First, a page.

statutes provide that a trustee is entitled to reasonable compensation or compensation as                                                                                                                                                                                                                                                                                                                                                                                                                                                         



 dictated by the trust instrument unless the trustee violates fiduciary duties, in which case                                                                                                                                                                                                                                                                                                                                                                                                                                        

the trial court has discretion to deny compensation in whole or in part.                                                                                                                                                                                                                                                                                                                                                                                     19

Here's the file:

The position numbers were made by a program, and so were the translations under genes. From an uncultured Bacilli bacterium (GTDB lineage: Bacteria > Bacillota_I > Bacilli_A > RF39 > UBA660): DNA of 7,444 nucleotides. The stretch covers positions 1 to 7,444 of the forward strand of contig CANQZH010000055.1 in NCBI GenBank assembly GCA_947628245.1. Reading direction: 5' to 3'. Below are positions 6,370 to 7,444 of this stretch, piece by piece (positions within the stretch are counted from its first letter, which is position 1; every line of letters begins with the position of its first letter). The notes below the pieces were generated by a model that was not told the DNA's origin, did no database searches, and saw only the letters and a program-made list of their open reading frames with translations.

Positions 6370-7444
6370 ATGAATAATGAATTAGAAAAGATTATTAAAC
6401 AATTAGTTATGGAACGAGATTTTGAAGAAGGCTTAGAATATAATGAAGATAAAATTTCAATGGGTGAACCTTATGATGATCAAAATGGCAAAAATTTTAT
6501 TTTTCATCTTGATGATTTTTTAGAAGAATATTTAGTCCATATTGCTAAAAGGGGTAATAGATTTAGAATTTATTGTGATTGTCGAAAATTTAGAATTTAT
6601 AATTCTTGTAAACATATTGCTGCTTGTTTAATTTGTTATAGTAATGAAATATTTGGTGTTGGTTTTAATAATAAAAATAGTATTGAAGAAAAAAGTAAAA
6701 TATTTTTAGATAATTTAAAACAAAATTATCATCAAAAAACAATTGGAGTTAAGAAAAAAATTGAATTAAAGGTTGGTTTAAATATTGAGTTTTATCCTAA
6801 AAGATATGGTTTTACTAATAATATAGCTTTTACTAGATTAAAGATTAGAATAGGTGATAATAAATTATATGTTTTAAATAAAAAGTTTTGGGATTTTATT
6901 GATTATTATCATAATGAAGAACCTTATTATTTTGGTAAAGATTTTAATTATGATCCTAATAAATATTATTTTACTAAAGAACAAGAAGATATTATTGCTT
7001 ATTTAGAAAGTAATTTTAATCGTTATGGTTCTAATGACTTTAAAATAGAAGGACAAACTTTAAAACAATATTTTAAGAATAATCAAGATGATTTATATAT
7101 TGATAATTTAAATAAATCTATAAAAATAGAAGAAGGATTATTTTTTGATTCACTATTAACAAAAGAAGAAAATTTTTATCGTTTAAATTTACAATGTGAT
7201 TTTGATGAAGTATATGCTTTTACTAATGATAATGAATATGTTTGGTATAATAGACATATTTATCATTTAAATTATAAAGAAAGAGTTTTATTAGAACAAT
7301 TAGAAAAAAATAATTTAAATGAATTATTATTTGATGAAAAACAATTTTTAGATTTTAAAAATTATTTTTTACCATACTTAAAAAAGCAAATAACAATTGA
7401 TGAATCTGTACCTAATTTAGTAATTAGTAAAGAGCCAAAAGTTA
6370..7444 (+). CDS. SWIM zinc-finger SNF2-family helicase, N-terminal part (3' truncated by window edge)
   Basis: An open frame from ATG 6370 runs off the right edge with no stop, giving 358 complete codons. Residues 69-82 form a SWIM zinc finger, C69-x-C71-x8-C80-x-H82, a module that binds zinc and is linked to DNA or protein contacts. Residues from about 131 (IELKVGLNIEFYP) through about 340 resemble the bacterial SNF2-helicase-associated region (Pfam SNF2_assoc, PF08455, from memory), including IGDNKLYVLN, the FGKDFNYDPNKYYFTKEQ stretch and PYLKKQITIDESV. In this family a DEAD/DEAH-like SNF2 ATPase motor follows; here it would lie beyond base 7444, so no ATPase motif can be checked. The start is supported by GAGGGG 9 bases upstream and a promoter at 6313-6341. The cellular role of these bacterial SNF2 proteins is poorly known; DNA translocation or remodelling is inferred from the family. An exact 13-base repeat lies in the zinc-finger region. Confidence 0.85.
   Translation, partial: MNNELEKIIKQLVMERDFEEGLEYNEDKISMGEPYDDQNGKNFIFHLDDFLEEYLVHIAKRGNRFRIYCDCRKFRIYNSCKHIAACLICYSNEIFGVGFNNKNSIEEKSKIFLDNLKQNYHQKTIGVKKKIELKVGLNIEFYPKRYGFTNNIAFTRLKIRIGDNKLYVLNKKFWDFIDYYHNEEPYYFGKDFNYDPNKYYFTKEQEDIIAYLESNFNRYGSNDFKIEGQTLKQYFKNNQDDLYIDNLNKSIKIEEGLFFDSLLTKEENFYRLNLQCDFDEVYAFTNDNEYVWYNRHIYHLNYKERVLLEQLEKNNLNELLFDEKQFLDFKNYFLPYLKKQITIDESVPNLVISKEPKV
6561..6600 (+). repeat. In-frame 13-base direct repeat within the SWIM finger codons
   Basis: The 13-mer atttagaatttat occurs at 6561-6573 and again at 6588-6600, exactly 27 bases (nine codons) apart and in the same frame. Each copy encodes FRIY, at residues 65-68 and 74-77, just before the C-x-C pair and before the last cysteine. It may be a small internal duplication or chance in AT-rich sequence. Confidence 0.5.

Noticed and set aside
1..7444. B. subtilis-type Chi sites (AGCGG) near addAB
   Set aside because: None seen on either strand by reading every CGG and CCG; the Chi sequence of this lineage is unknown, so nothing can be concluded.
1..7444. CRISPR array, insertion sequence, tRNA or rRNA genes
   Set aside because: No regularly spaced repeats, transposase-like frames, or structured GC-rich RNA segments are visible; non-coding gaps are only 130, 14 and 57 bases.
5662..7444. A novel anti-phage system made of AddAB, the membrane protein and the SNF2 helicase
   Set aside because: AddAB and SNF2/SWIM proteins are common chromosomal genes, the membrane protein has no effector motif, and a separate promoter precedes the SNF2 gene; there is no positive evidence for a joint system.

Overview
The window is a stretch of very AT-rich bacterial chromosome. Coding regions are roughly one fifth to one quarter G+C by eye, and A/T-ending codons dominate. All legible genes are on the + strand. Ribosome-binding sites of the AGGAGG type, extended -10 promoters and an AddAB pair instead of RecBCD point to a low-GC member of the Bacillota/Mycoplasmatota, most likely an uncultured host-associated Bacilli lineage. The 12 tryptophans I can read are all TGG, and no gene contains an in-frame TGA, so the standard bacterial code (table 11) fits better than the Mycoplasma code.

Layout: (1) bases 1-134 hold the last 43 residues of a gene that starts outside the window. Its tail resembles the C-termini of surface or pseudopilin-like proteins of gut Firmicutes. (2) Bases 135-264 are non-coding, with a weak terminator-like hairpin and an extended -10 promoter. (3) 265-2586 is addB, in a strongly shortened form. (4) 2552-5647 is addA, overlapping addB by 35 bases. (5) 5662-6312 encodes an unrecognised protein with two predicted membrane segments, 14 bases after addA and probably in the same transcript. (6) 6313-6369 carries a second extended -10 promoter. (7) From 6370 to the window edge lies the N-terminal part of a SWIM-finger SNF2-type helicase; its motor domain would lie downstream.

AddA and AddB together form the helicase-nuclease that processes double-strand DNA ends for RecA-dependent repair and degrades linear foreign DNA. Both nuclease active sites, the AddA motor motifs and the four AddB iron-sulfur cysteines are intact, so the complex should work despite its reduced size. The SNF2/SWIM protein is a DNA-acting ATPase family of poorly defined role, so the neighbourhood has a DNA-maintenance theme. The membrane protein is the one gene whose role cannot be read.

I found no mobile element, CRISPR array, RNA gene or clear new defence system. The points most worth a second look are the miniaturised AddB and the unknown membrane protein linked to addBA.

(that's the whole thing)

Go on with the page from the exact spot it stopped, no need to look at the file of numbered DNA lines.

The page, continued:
19                                       AS13.36.078(1)(A) ("Exceptas otherwiseprovided inthetrust instrument,                                                                                                                                                                                                                                                                                                                                



 . . . a trustee is entitled to be reimbursed out of the trust property, with interest as                                                                                                                                                                                                                                                                                                                                                                                                                                                       

                                                                                                                                                                                                                                                                                                                                                                                                                                                                              (continued...)